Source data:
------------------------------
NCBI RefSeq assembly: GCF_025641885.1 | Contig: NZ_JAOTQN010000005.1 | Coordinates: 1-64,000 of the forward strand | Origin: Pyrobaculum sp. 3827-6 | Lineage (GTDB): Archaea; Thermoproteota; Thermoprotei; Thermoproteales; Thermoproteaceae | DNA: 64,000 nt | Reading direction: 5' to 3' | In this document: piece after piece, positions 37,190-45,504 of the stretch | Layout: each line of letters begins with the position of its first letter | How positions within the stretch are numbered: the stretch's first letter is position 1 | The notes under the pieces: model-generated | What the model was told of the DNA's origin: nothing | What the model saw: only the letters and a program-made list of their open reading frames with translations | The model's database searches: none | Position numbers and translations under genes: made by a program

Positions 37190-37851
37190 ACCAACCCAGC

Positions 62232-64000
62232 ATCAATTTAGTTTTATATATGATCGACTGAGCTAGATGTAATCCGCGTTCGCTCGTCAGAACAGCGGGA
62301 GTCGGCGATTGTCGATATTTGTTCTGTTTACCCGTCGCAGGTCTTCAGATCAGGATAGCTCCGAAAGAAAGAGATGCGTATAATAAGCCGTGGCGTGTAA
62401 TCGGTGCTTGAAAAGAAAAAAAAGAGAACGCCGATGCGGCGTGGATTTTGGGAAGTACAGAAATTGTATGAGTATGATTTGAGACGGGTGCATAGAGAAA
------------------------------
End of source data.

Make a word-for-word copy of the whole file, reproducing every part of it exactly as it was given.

NCBI RefSeq assembly: GCF_025641885.1 | Contig: NZ_JAOTQN010000005.1 | Coordinates: 1-64,000 of the forward strand | Origin: Pyrobaculum sp. 3827-6 | Lineage (GTDB): Archaea; Thermoproteota; Thermoprotei; Thermoproteales; Thermoproteaceae | DNA: 64,000 nt | Reading direction: 5' to 3' | In this document: piece after piece, positions 37,190-45,504 of the stretch | Layout: each line of letters begins with the position of its first letter | How positions within the stretch are numbered: the stretch's first letter is position 1 | The notes under the pieces: model-generated | What the model was told of the DNA's origin: nothing | What the model saw: only the letters and a program-made list of their open reading frames with translations | The model's database searches: none | Position numbers and translations under genes: made by a program

Positions 37190-37851
37190 ACCAACCCAGC

Positions 62232-64000
62232 ATCAATTTAGTTTTATATATGATCGACTGAGCTAGATGTAATCCGCGTTCGCTCGTCAGAACAGCGGGA
62301 GTCGGCGATTGTCGATATTTGTTCTGTTTACCCGTCGCAGGTCTTCAGATCAGGATAGCTCCGAAAGAAAGAGATGCGTATAATAAGCCGTGGCGTGTAA
62401 TCGGTGCTTGAAAAGAAAAAAAAGAGAACGCCGATGCGGCGTGGATTTTGGGAAGTACAGAAATTGTATGAGTATGATTTGAGACGGGTGCATAGAGAAA